Under the standard, employers must not allow dry sweeping or dry brushing “where such activity could contribute to employee exposure to respirable crystalline silica unless wet sweeping, HEPA-filtered vacuuming or other methods that minimize the likelihood of exposure are not feasible.” In addition, employers must not allow compressed air to be used to clean clothing or surfaces where such activity could contribute to employee exposure to respirable crystalline silica unless: The compressed air is used in conjunction with a ventilation system that effectively captures the dust cloud created by the compressed air, or no alternative method is feasible.

The housekeeping requirements in the standard only apply where cleaning “could contribute to employee exposure to respirable crystalline silica.” Employers in limited situations where cleaning methods such as wet sweeping or HEPA-filtered vacuuming would not be effective or would create a hazard in the workplace are not required to use these cleaning methods. The example that OSHA shares in the small entity guide is using sweeping compound as a wet method practice.

The next required section will be procedures used to restrict access to the work areas from silica emissions/exposure generated by other employers or self-employed workers. Employers must restrict access when the non-Table 1 activity exposure assessment shows exposure levels are above the PEL or when following a Table 1 activity where respirators are required. OSHA recommends scheduling certain tasks when others are not around, telling employees avoid areas where dust is generated.

The last section of the plan must designate a competent person to frequently and regularly inspect job sites, materials, and equipment to implement the written exposure control plan. The employer must ensure this person has the knowledge to identify existing and foreseeable respirable crystalline silica hazards, and the person must have the authorization to promptly eliminate or minimize the hazards.

Once the plan is finalized, the employer must allow employees to view or copy the plan. The standard requires employers to review and evaluate the effectiveness of the written exposure control plan at least once a year and update as necessary.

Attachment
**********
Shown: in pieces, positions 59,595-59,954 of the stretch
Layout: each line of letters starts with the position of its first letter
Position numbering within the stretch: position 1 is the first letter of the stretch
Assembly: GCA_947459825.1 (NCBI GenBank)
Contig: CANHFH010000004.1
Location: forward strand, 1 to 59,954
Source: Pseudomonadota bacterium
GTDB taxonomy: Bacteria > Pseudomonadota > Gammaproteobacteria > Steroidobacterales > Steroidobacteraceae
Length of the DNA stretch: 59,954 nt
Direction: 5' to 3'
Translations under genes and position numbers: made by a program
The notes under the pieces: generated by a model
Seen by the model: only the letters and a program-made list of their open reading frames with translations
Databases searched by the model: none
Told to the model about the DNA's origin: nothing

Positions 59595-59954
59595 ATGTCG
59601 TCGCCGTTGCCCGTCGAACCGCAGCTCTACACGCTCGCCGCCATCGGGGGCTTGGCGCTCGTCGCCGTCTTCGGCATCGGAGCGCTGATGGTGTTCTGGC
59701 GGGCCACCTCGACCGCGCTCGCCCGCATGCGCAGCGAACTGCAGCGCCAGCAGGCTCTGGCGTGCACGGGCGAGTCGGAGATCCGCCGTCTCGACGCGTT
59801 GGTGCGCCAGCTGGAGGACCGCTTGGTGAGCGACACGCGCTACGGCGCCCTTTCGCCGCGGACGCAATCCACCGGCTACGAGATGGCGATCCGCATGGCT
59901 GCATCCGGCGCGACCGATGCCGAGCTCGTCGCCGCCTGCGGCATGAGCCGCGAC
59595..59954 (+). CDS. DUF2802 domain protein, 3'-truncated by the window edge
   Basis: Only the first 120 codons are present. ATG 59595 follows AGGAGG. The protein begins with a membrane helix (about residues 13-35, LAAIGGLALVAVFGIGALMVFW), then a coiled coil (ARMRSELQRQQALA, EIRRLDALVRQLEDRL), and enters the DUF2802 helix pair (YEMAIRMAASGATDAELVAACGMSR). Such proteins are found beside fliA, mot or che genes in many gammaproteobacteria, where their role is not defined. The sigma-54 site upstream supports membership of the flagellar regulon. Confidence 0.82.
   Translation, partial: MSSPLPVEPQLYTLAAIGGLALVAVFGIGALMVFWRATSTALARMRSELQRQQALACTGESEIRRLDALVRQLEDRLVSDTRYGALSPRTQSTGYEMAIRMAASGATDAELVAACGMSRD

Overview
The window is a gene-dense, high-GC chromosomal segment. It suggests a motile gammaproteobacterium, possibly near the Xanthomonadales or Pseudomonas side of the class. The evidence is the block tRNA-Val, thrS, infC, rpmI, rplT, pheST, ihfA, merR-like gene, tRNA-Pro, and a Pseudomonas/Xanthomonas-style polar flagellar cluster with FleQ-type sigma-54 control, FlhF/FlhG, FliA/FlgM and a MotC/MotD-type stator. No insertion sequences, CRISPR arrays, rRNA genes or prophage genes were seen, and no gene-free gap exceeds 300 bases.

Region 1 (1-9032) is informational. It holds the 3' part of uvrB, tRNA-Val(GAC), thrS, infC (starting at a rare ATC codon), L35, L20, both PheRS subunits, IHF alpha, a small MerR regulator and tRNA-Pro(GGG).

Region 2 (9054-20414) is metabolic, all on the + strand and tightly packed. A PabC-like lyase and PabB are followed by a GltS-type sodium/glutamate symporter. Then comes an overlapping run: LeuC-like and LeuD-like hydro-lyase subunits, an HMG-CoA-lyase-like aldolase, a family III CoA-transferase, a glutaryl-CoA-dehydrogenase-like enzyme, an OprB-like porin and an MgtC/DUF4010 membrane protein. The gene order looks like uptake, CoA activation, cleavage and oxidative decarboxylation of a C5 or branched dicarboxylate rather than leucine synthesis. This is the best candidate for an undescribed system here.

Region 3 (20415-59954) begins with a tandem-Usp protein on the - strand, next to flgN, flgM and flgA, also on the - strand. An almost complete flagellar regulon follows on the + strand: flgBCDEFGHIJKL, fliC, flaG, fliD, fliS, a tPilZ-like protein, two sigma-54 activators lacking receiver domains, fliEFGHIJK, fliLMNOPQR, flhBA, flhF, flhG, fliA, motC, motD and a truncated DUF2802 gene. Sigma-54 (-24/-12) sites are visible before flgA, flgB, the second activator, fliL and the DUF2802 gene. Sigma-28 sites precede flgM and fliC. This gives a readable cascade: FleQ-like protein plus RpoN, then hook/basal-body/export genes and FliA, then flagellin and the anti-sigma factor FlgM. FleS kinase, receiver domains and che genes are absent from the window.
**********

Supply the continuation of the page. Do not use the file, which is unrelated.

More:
If you are a construction employer attempting to figure out how you are going to protect employees, schedule sampling, assess task, or pay for the sampling of non-table 1 activities, the CEA Objective Data Program could be the easy button to assist you.

The Construction Employers Association “CEA” has partnered with SGS Galson, a certified laboratory, to develop an objective database. The two main goals of the program are to protect workers in industry and to assist contractors with compliance. The CEA/SGS’s program provides employers the opportunity to lease equipment or view objective data to assist in the development of the worker exposure plan. The program has been active for the last two years, and the database has hundreds of silica assessments that are available through subscriptions. To ensure confidence of the data submitted into the program, a third party audits the data. The database consists of personal samples and area/perimeter samples to assist in setting up the restricted areas. Currently, CEA’s database has had samples submitted of the following materials: asphalt, block, brick, concrete, cement, grout, mortar, soil, naturally occurring rock, drywall and fireproofing. If you are interested in learning more about the program, please visit

This article originally appeared in the October 2019 issue of Occupational Health & Safety.